Monday, October 28, 2013

Fallow fields and butterfields

Honest to my grandma, I have been trying to find a spare hour or two in the day to return to these Thrilling Days of Yesteryear…but it seems like once I gather up my notes and start the ball rolling for a post I’m distracted with other projects competing for my attention.  (They’re like gentleman callers with candy and chocolates…rah-ly they are.)  I had to bow out of a scheduled CMBA function in order to get my blogathon entry done yesterday, and it looks like I’m going to putting out so many fires this week that a “Coming Distractions” for November before November will be out of the question.

This morning at the Radio Spirits blog, we break out the party hats and streamers to honor the 118th natal anniversary of veteran radio character actor Herbert Butterfield, whom you OTR aficionados know from The Halls of Ivy (as pain-in-the-tuchus Clarence Wellman), Dangerous Assignment (as “The Commissioner”) and the Lawrence Dobkin years of The Adventures of Ellery Queen (Herb was Ellery’s pop, Inspector Queen).  The photo at the beginning of this post was one that I was going to go with if I couldn’t find a better picture of Butterfield—fortunately, Karen at Radio Spirits came through in the clutch as always—it’s from 1954’s Shield for Murder, a noir potboiler starring (and co-directed by) Edward O’Brien.  Herb plays a police reporter in that one, and while I remember reviewing it on the blog a few years back it wasn’t until I put it on again last night that I could see why “the sweatiest man in noir” didn’t do more turns behind the camera…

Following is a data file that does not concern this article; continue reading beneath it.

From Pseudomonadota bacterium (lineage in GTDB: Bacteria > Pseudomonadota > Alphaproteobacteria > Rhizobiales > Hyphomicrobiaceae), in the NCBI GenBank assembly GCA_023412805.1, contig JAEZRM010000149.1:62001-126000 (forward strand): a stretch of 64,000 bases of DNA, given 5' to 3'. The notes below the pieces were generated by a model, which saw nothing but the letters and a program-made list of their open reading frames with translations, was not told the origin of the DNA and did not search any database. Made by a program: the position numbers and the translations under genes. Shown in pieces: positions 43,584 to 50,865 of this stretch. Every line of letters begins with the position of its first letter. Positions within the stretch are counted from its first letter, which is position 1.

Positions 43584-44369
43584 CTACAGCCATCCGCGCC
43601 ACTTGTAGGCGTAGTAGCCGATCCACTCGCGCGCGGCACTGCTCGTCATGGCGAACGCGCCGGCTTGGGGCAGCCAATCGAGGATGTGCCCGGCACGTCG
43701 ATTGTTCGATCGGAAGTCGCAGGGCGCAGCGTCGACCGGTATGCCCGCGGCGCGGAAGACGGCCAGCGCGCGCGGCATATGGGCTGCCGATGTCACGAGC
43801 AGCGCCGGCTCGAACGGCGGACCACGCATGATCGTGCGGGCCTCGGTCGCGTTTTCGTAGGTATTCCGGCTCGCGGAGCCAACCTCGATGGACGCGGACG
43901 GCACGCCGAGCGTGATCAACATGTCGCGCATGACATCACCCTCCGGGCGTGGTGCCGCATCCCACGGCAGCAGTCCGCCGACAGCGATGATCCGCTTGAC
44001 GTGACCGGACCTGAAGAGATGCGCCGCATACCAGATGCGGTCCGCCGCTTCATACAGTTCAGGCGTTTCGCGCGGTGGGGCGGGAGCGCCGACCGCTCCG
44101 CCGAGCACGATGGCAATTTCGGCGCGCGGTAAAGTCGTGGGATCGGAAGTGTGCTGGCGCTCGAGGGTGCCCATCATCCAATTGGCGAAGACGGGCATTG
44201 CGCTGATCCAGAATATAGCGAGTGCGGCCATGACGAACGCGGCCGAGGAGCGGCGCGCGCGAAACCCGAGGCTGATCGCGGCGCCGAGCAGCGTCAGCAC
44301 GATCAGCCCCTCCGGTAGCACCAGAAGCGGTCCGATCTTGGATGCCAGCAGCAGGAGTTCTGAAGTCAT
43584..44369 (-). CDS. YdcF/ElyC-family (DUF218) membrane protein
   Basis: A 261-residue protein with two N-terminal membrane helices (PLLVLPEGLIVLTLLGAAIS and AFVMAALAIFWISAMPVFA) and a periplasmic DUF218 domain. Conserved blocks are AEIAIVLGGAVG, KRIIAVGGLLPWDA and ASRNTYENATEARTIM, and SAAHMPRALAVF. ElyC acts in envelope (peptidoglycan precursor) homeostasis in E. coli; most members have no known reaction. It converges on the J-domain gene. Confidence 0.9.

…yes, it’s our old pal Mr. Boom Mike—big as day and obnoxious as all-get-out.  Still, Shield’s an entertaining little moon pitcher that also features John Agar (as O’Brien’s protégé) and Emile Meyer; not to mention other familiar faces like Claude Akins, Carolyn Jones, Richard Deacon, William Schallert, Vito Scotti and Stafford “Officer O’Hara” Repp in his movie debut.

Also, too: I didn’t get the opportunity to plug this but I did another piece for RS on the anniversary of The Fred Allen Show last October 23—and at the all-new ClassicFlix site, a write-up on an underrated little crime melodrama that you’ll want to check out for yourselves: Show Them No Mercy! (1935).


Stacia said...

Woah, that is the most egregious boom mic mishap I have ever seen.

Ivan G Shreve Jr said...

Woah, that is the most egregious boom mic mishap I have ever seen.

I can't comprehend how I missed it the first time I watched this. I must have been distracted by something, which might explain how co-director O'Brien let it slip by (though in complete fairness, why the other director didn't say "Uh, fellas...boom mike?" is a mystery).